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Feathertail glider facts for kids

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Feathertail glider
Beutelmaus brehm.png
Conservation status
Scientific classification

Desmarest, 1818
Binomial name
Acrobates pygmaeus
Shaw, 1793

The feathertail glider (Acrobates pygmaeus), also known as the pygmy gliding possum, pygmy glider or flying mouse, is the world's smallest gliding mammal. It is named after its long feather-shaped tail. Although only the size of a very small mouse (65 to 80 mm and 10 to 14 g), it can leap and glide long distances from tree to tree, up to 25 metres. Like other gliding mammals, the feathertail glider has a skin membrane between the fore and hind legs; thicker than that of the other marsupials like the sugar glider, but smaller in proportion, extending only between the elbows and knees.


Acrobates pygmaeus 2
Acrobates pygmaeus

At just 6.5 to 8 cm (2.6 to 3.1 in) in head-and-body length and weighing about 12 g (0.42 oz), the feathertail glider is only around the size of a small mouse, and is the world's smallest gliding mammal. The fur is soft and silky, and is a uniform greyish brown on the upper body, and white on the underside. There are rings of dark fur around the eyes, the rhinarium is hairless and deeply cleft, and the ears are moderately large and rounded. The glider also has an unusually large number of whiskers, sprouting from the snout and cheeks, and from the base of each ear.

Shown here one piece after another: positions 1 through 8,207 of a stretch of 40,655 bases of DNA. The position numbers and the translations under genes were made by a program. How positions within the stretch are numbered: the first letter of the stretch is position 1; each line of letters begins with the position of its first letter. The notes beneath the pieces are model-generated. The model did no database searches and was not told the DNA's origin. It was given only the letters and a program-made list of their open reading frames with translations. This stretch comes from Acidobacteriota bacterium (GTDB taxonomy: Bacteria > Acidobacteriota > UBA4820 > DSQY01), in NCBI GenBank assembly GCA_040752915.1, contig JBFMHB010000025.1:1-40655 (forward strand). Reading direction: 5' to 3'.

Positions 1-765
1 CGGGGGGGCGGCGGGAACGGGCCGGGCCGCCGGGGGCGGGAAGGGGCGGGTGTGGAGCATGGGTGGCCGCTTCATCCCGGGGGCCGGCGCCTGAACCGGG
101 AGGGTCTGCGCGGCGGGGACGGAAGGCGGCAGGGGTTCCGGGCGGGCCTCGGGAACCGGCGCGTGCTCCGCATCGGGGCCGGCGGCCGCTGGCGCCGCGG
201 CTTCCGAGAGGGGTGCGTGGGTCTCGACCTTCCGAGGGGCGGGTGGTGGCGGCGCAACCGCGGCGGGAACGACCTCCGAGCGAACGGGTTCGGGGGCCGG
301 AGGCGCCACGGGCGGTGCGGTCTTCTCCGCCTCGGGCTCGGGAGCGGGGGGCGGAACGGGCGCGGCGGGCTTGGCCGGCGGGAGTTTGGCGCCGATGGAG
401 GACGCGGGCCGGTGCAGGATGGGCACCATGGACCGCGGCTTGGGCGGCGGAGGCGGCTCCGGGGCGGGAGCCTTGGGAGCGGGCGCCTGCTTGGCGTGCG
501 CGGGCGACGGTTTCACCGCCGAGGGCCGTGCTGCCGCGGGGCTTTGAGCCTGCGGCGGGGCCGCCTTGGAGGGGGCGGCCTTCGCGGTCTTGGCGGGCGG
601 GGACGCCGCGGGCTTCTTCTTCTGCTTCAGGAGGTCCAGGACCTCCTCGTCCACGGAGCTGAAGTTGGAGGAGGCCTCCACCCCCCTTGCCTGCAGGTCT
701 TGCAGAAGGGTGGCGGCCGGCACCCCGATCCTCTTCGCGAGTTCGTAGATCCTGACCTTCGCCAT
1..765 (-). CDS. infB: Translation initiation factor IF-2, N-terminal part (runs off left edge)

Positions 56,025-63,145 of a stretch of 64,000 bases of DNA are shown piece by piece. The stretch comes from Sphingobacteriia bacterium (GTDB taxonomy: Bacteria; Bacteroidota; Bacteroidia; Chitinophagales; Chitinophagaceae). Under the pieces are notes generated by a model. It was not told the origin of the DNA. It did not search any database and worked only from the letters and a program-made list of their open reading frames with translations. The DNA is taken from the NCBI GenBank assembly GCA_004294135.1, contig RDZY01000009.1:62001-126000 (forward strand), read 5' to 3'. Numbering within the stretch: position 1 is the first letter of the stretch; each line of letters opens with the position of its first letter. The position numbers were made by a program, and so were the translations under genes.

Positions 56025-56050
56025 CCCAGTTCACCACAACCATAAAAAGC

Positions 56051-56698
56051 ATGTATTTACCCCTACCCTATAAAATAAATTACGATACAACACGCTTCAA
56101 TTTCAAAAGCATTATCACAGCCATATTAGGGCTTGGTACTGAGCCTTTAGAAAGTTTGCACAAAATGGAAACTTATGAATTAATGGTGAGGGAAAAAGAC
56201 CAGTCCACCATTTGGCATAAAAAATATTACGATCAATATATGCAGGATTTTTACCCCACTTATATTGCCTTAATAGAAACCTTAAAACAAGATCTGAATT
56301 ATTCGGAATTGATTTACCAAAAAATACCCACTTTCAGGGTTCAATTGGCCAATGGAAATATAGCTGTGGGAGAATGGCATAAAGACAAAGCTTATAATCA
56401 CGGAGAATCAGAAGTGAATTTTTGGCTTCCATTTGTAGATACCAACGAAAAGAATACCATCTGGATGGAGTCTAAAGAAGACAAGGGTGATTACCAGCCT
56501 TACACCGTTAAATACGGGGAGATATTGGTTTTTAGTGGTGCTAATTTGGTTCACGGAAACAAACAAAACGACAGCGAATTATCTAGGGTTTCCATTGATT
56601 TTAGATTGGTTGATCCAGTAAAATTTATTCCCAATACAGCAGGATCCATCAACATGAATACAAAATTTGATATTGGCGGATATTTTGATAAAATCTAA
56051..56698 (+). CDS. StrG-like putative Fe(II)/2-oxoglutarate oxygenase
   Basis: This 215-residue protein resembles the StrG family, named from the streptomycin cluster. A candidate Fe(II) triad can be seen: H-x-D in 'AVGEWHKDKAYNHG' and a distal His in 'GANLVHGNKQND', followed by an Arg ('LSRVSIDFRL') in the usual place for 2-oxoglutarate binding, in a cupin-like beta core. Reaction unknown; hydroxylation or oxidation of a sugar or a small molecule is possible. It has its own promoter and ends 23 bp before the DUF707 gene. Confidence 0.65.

Like other gliding mammals, the feathertail glider has a patagium stretching between the fore and hind legs. Only reaching the elbows and knees, this is smaller than that of the petaurid gliding possums, although the presence of a fringe of long hairs increases its effective area. The tail is about the same length as the head and body combined, oval in cross-section, only slightly prehensile, and has very short fur except for two distinctive rows of long, stiff hairs on either side. This gives the tail the appearance of a feather or a double-sided comb. The hindfeet possess enlarged, opposable first digits, which unlike all the other toes on both fore and hind feet, lack claws.

The tongue is long and thin, reaching as much as 11 mm (0.43 in), and has numerous long papillae that give it a brush-like appearance. This improves the animal's ability to collect pollen and consume semi-liquid food. The structure of the ear is also unusual, since the animal possesses a unique bony disc with a narrow crescent-shaped slit just in front of the eardrum. The function of this bone is unclear, but it may act as a Helmholtz resonator and enhance sensitivity to certain frequencies of sound. The brain has been recorded as weighing 360 milligrams (0.013 oz).

The pouch opens towards the front, as is common in diprotodont marsupials, and contains four teats.

Distribution and habitat

Feathertail gliders are found across the eastern seaboard of continental Australia, from northern Queensland to Victoria and extreme south-eastern South Australia. There are no recognised subspecies. They inhabit a wide range of forest types across the region, from sea level to at least 1,200 m (3,900 ft) Fossils belonging to the genus Acrobates have been identified from deposits in Queensland dating back to 0.5 million years ago, during the late Pleistocene.

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See also

Kids robot.svg In Spanish: Acrobates pygmaeus para niños

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